Stay tuned for part 4 where I make the all-important assessment of both the price and non-price elements of the bids to reach the award decision.

Market Dojo is 3 years old!

Last Friday we proudly turned 3.  If we were talking about a human rather than a company, we might look a little like this guy:

However, we are a business and to reach this milestone is a great accomplishment.  According to the Entrepreneur Weekly, 44% of businesses fail by Year 3.  Yet here we are, still self-capitalised having turned down investment offers along the way, and still growing at over 100% year-on-year with even steeper growth projections in our pipeline as some of our newest innovations hit the market.

We asked each of the three co-founders of Market Dojo for their highlights of the last 12 months:

Nic Martin:
In September we released ‘Samurai’.  Building Samurai was a much bigger project than our previous enhancements, and we learnt a lot of lessons along the way.  Working with new people and making so many improvements to MD was a great experience, particularly when it was all over.  It’s also given us the ability to tick many more boxes for our customers and allowed us to work with a much bigger range of organisations.

Alun Rafique: 
We have fantastic clients, who are all working on great things with our software from simple RFQ’s to complex weighted auctions. Many of our developments are client led and so we ensure our direction is in line with your needs. The latest client and reseller is ABM Global solutions in the Philippines who we extend a warm welcome to.  We could not do this without you all so please accept our greatest appreciation.  You can see some case studies on our website. A massive thanks to all!

Nick Drewe:  there have been quite a few to consider, such as achieving a 100% renewal rate on our annually paid licences to signing up very recognisable high street brands as customers, or even being nominated for a supply chain award by one of our customers, Arqiva.   It’s all pointing towards the fact that our clients like what we do for them.  However, for me there is one highlight that does stand out and that is the award of our second grant from the Technology Strategy Board.  The first grant enabled us to build and release Samurai, which was immense.  However, with this second grant we’ve created a whole new module within eProcurement, one that does not exist at the moment.  Fitting in somewhere between Spend Analysis and eSourcing, we hope to announce Category Dojo later this year.  Sadly I can’t elaborate too much at the moment, but drop us a visit at eWorld next month where we might be able to let you in on it!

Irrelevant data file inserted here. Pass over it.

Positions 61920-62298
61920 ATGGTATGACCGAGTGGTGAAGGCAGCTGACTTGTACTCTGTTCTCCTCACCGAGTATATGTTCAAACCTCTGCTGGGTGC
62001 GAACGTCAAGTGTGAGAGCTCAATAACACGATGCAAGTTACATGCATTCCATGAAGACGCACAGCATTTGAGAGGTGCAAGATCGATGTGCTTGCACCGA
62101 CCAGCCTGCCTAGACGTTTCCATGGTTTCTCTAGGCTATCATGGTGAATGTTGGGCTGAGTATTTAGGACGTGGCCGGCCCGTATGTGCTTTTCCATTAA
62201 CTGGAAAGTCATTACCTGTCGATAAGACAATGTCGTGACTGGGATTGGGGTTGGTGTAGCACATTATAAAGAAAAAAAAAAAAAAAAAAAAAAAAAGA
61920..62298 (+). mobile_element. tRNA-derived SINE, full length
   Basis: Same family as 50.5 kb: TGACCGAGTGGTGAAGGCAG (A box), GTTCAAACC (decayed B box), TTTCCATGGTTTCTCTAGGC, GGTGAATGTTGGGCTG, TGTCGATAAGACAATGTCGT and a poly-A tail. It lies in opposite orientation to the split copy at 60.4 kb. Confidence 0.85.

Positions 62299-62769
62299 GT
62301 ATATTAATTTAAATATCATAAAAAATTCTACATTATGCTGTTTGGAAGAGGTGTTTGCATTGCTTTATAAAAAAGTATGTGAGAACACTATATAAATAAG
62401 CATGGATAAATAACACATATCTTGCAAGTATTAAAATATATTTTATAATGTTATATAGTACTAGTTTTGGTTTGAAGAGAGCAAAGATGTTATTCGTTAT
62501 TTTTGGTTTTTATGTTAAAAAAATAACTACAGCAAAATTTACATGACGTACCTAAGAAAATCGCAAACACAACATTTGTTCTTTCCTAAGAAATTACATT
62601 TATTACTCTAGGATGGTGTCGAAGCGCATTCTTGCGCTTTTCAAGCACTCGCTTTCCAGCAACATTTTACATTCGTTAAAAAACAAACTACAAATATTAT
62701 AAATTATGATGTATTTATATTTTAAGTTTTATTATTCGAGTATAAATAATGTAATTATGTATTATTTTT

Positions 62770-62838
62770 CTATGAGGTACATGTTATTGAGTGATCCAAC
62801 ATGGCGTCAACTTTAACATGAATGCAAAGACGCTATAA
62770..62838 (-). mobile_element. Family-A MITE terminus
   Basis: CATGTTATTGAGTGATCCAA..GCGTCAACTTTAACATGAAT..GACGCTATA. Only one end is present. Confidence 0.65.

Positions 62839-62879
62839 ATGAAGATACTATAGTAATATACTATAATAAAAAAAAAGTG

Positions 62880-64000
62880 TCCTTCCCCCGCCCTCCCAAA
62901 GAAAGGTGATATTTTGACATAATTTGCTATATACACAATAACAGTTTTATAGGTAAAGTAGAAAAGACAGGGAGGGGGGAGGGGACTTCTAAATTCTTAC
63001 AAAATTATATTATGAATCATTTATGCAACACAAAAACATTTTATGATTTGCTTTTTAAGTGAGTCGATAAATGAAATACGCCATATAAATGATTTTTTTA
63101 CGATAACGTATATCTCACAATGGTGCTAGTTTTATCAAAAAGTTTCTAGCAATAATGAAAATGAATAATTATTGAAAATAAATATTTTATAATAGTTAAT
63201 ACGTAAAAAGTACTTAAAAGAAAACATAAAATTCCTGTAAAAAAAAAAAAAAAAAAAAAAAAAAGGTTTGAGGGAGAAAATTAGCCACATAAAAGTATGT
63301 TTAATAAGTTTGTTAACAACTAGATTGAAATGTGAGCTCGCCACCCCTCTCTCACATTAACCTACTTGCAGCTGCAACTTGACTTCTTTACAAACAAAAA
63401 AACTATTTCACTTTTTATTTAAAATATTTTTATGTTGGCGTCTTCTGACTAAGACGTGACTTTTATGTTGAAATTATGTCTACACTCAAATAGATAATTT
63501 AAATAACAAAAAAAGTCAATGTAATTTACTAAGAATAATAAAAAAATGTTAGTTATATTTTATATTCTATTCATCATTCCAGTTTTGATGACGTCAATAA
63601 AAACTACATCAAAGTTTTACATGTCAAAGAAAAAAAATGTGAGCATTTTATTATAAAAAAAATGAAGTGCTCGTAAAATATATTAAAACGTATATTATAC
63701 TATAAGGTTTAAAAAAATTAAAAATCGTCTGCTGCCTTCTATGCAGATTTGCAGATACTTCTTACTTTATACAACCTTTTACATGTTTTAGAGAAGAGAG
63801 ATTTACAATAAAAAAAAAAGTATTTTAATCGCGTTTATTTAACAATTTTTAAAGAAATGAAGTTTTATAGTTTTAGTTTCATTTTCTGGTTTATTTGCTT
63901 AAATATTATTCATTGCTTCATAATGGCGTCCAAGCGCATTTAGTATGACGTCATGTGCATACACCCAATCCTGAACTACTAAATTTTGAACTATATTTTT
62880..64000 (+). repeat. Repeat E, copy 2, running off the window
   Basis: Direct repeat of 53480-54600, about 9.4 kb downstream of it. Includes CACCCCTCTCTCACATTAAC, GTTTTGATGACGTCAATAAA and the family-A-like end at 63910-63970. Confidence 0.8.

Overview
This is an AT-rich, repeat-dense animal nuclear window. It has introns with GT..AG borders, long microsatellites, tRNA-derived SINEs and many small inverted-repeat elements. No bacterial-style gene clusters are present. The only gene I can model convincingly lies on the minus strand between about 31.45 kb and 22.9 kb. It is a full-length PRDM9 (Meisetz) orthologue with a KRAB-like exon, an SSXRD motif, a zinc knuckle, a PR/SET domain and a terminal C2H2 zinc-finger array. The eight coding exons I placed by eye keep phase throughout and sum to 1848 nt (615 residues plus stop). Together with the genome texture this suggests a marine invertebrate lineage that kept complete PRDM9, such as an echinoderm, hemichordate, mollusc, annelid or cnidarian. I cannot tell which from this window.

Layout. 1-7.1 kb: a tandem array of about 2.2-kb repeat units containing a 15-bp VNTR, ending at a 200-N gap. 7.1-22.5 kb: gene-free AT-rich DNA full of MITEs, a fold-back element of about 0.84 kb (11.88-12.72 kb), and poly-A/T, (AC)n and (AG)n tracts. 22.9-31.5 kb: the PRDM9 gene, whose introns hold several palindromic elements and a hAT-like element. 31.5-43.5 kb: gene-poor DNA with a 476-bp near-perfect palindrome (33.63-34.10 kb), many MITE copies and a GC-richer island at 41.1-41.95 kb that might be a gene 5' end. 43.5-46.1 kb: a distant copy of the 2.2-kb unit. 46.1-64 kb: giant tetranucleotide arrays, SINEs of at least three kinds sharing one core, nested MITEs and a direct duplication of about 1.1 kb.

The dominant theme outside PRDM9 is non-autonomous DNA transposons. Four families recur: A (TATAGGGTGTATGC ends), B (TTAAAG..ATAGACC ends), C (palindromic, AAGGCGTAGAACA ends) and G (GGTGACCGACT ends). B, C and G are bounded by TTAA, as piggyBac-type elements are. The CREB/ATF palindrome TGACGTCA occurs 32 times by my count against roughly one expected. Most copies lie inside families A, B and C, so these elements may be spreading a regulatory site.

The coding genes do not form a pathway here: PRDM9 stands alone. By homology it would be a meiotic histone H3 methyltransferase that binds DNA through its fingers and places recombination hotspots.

Want your own eSourcing portal?

Earlier this year we proudly announced the release of our white labelling enhancements (http://bit.ly/13m6uMB) where you could customise your own unique web address on marketdojo.com, for example http://my-mega-company.marketdojo.com (this is not a working example in case anyone tries that link!).

Well, now we’ve gone a whole load further.   In our latest release last night we’ve given our users the ability to create their own web address, branded in their colours yet powered by the Market Dojo eSourcing tool.

Some of you may already have such a feature with other providers, but the difference here is that we haven’t done this by simply setting up a new server and popping a cloned version of our software on it – no, we are still 100% single-instance, multi-tenanted.   This gives every one of our customers the added benefit of no upgrade issues nor delays, instant access to new features (such as this one!), no implementation fees and more affordable licences fees, since we have much lower maintenance and support costs.

It’s a really simple process for you to set this up.  Simply buy your web domain from someone like LCN or Go Daddy and point it at www.marketdojo.com, then buy an SSL certificate for it so your data remains encrypted over the web.  Send us this info so we can pop the certificate on our server and assign your account with the bespoke web address and you’re good to go!

All the other great customisation features still apply, such as:

You might also like to place web links or even your own Log In / Sign Up buttons on your website that take the user to your branded sourcing portal.  But we leave all this in your own hands or those of your webmaster.

So, if you’d like to take advantage of all this, give us a call today!

Market Dojo: how to set up your mega organisation in minutes